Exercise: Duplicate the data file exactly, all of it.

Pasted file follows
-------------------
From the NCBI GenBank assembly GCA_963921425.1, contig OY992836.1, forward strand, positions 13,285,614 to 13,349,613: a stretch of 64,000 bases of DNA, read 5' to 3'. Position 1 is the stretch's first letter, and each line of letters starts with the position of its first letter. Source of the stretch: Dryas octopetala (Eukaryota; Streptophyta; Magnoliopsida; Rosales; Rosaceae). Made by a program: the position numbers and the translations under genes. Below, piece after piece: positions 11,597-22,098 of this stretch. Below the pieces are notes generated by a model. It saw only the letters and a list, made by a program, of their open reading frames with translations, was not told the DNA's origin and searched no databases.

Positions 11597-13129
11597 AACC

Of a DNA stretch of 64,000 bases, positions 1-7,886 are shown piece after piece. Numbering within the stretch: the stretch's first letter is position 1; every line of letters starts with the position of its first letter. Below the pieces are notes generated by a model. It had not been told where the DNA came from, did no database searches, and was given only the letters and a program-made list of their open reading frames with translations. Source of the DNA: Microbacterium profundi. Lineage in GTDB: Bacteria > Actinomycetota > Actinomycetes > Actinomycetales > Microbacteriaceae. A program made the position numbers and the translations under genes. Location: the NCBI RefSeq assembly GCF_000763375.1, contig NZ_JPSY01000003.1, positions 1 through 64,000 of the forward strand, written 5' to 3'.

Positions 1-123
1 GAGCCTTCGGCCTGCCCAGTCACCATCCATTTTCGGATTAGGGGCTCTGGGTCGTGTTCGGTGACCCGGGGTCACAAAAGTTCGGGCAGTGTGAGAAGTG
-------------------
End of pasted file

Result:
From the NCBI GenBank assembly GCA_963921425.1, contig OY992836.1, forward strand, positions 13,285,614 to 13,349,613: a stretch of 64,000 bases of DNA, read 5' to 3'. Position 1 is the stretch's first letter, and each line of letters starts with the position of its first letter. Source of the stretch: Dryas octopetala (Eukaryota; Streptophyta; Magnoliopsida; Rosales; Rosaceae). Made by a program: the position numbers and the translations under genes. Below, piece after piece: positions 11,597-22,098 of this stretch. Below the pieces are notes generated by a model. It saw only the letters and a list, made by a program, of their open reading frames with translations, was not told the DNA's origin and searched no databases.

Positions 11597-13129
11597 AACC

Of a DNA stretch of 64,000 bases, positions 1-7,886 are shown piece after piece. Numbering within the stretch: the stretch's first letter is position 1; every line of letters starts with the position of its first letter. Below the pieces are notes generated by a model. It had not been told where the DNA came from, did no database searches, and was given only the letters and a program-made list of their open reading frames with translations. Source of the DNA: Microbacterium profundi. Lineage in GTDB: Bacteria > Actinomycetota > Actinomycetes > Actinomycetales > Microbacteriaceae. A program made the position numbers and the translations under genes. Location: the NCBI RefSeq assembly GCF_000763375.1, contig NZ_JPSY01000003.1, positions 1 through 64,000 of the forward strand, written 5' to 3'.

Positions 1-123
1 GAGCCTTCGGCCTGCCCAGTCACCATCCATTTTCGGATTAGGGGCTCTGGGTCGTGTTCGGTGACCCGGGGTCACAAAAGTTCGGGCAGTGTGAGAAGTG